Wednesday, 31 August 2016

WHO Sets New Guidelines For Treatment Of STDs

New guidelines for the treatment of 3 common sexually transmitted infections (Chlamydia, gonorrhoea and syphilis) have been issued by WHO in response to the growing threat of antibiotic resistance.

Gonorrhoea
The new guideline calls on health authorities to advise doctors to prescribe whichever antibiotic would be most effective, based on local resistance patterns. The new WHO guidelines do not recommend quinolones (a class of antibiotic) for the treatment of gonorrhoea due to widespread high levels of resistance.

Syphilis
To cure syphilis, the new WHO guidelines strongly recommend a single dose of intramuscular (IM) benzathine penicillin.

Chlamydia
Because people with this infection are frequently co-infected with gonorrhoea and treatment failures have been reported for tetracyclines and macrolides, the new guidance provides updates for first- and second-line treatment of the disease:

• azithromycin 1 g orally as a single oral dose
• doxycycline 100 mg orally twice a day for 7 days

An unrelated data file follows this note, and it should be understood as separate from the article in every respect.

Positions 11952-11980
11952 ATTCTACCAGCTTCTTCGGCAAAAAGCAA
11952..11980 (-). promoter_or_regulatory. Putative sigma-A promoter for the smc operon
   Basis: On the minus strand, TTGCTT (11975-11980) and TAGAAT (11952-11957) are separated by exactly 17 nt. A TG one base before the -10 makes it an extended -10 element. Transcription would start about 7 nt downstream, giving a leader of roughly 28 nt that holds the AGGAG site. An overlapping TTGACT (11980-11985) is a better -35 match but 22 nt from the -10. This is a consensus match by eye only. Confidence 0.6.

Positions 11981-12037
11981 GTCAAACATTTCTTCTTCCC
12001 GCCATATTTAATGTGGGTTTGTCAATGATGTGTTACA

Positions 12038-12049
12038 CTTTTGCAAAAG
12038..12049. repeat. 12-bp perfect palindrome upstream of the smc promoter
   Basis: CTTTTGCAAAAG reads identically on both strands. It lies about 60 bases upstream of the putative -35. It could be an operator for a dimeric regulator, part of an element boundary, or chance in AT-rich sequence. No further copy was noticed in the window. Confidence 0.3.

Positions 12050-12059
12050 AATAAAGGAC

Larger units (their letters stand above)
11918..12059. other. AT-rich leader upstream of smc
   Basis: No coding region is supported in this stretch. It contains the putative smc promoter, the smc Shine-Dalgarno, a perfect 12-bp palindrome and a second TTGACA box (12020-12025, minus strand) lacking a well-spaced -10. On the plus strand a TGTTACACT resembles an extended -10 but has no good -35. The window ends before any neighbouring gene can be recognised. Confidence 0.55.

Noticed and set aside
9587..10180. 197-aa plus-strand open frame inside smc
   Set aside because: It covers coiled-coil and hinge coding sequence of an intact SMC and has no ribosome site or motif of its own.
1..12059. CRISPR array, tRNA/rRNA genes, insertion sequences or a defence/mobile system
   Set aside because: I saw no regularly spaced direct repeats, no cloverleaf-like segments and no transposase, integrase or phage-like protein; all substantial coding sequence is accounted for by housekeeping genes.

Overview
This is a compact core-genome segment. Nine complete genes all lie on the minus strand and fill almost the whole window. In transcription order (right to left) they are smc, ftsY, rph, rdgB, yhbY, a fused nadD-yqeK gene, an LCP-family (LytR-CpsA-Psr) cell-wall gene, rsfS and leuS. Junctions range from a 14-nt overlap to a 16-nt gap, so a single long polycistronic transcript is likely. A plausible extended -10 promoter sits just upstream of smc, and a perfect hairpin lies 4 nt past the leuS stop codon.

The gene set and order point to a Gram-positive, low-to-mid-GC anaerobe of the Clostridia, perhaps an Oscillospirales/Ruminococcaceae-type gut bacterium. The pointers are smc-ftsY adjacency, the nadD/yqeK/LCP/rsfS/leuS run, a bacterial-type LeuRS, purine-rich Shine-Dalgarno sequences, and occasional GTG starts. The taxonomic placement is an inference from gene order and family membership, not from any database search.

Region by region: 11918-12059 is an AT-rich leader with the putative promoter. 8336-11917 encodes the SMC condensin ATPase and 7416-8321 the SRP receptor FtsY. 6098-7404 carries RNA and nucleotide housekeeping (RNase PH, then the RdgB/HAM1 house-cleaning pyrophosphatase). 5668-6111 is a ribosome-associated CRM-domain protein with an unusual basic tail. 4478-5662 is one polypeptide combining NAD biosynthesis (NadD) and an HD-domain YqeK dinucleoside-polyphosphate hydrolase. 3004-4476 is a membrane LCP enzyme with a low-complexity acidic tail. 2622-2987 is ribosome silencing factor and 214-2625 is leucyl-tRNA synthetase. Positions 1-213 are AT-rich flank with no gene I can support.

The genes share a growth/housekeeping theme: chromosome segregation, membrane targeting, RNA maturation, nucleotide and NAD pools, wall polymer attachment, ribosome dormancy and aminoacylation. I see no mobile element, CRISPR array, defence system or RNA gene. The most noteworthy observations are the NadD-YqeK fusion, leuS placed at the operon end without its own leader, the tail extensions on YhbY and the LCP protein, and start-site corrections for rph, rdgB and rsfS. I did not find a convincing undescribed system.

or one of these alternatives:

• tetracycline 500 mg orally four times a day for 7 days
• erythromycin 500 mg orally twice a day for 7 days
• o oxacin 200–400 mg orally twice a day for 7 days.

In neonates with chlamydial conjunctivitis, the WHO STI guideline recommends using oral azithromycin 20 mg/kg/day orally, one dose daily for 3 days, over erythromycin 50 mg/kg/day orally, in four divided doses daily for 14 days.

The WHO is also calling on countries to start using the updated guidelines immediately, as recommended in the "Global Health Sector Strategy for Sexually Transmitted Infections (2016-2021)" endorsed by governments at the World Health Assembly in May 2016.

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